A new(?) method for switch debounce - comments please

I searched to see if this had been done before but I couldn’t find anything. So I thought I’d post here and ask for feedback.

My context is turning on a relay (controlling a fridge lightbulb) when a bouncy door switch is closed, in case you’re wondering about the naming!


The Old Way

Previously I have always done debouncing like this, but it feels kinda clumsy, and it forces me to break my program structure by putting external hardware logic in the main loop():

volatile bool doorChanged = false;

void doorISR () {
    doorChanged = true;
}

void loop() {
    if (doorChanged) {
         Serial.println("Saw door state change!");
         delay(60);
         doorChanged = false;
         setLight();
    }
}

// Debounce first!
void setLight() {
    digitalWrite(LIGHT_PIN, digitalRead(DOOR_PIN));
}

The New Way

I’ve recently started using Software Timers and been really impressed by their performance. Then I realised I could do this instead for my interrupt handling, which seems a lot neater to me - it trades the ISR ‘flag’ for a timer, and removes all the handling from the main loop and lets me put it in the class related to this hardware interface, where it belongs.

Timer debounceTimer(60, setLight, true);

void doorISR () {
    debounceTimer.resetFromISR();
}

void setLight() {
    digitalWrite(LIGHT_PIN, digitalRead(DOOR_PIN));
}

I’d be interested to hear your feedback - are you already doing this? Is there a better way? What drawbacks might there be to using this method?

:smiley:

While testing this with much longer debounce intervals (200ms!) I did notice one difference in behaviour - the Timer version resets the debounce timeout on every state change, so the overall period can be much longer before an action is taken, if the interrupt is fired continuously. This could be beneficial - it prevents you from getting caught by that one rogue bounce that goes on a little longer than expected.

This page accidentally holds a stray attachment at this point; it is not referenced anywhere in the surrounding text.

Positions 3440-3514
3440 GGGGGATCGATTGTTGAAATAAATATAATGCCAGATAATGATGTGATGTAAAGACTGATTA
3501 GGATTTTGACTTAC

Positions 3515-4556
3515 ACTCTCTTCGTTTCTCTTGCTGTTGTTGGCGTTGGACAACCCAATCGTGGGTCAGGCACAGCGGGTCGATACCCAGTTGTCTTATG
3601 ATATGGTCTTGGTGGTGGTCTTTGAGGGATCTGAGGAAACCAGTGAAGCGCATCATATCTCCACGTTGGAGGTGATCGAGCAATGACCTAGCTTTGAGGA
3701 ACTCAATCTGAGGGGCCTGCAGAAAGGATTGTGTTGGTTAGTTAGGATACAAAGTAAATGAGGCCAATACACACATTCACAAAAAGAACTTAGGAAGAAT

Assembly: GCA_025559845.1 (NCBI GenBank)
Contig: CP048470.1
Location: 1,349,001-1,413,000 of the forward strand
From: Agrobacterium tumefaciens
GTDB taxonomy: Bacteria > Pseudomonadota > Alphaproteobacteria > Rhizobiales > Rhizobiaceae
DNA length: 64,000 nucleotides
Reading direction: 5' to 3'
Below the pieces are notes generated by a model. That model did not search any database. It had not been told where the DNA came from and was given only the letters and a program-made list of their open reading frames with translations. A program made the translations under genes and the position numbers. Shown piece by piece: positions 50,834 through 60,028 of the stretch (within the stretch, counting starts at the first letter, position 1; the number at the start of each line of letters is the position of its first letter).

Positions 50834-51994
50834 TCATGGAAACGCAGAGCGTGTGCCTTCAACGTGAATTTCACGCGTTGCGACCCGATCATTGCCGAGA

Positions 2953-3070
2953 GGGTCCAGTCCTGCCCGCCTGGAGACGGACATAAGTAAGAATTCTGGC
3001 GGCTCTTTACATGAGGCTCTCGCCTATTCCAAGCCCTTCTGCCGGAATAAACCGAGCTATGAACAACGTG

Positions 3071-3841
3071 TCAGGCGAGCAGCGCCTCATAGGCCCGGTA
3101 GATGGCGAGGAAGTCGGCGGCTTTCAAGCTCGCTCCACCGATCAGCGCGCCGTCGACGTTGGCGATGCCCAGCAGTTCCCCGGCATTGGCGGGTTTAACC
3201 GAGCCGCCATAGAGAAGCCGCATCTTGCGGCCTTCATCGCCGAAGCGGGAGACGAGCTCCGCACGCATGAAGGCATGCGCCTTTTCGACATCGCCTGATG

Unfortunately, there is no difference between reset() and start(), otherwise start() could perhaps have been used to only kick off the timer once without resetting it, and get the ‘original’ behaviour. I suppose you could always use a flag to see whether the timer is running to avoid resetting it I guess, but that feels like a step backwards! :smiley:

I’m not aware of any method to check the state of a Timer.

I had a discussion about this with the ingenious @peekay123, who has never-ending insight on these hidden features, but I can’t find the thread anymore, but maybe he could chime in :wink:
I just remember is some FreeRTOS call.

@pwallington, @ScruffR, the FreeRTOS xTimerIsTimerActive() function is not exposed in the HAL. It is possible to add it via a PR. I’ll raise an issue for now since I think it is important to have. In the meantime, you could use a flag and it is “kludgy” but it will work.

I look at buttons being either event “driving” or polled. In almost all my apps, I poll buttons in loop() using the clickButton library which gives me the most bang for the least button bucks. Only when I absolutely need a “driving” event do I use an interrupt driving button. In one product, I have a button on the WKP pin to wake the product from deep sleep and then switch to using clickButton() to then use the button as part of the user interface.

All this to say that the approach needs to fit the requirement. Using an interrupt to fire a timer to call a function may be more than what is required! But then again, it may be exactly what’s required. I’ll leave that up to you :wink:

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Thanks @ScruffR and @peekay123 - my project is pretty small so consuming an interrupt and a timer (both of which I agree are limited resources!) is not a big problem for me but it definitely might not fit with some larger projects!

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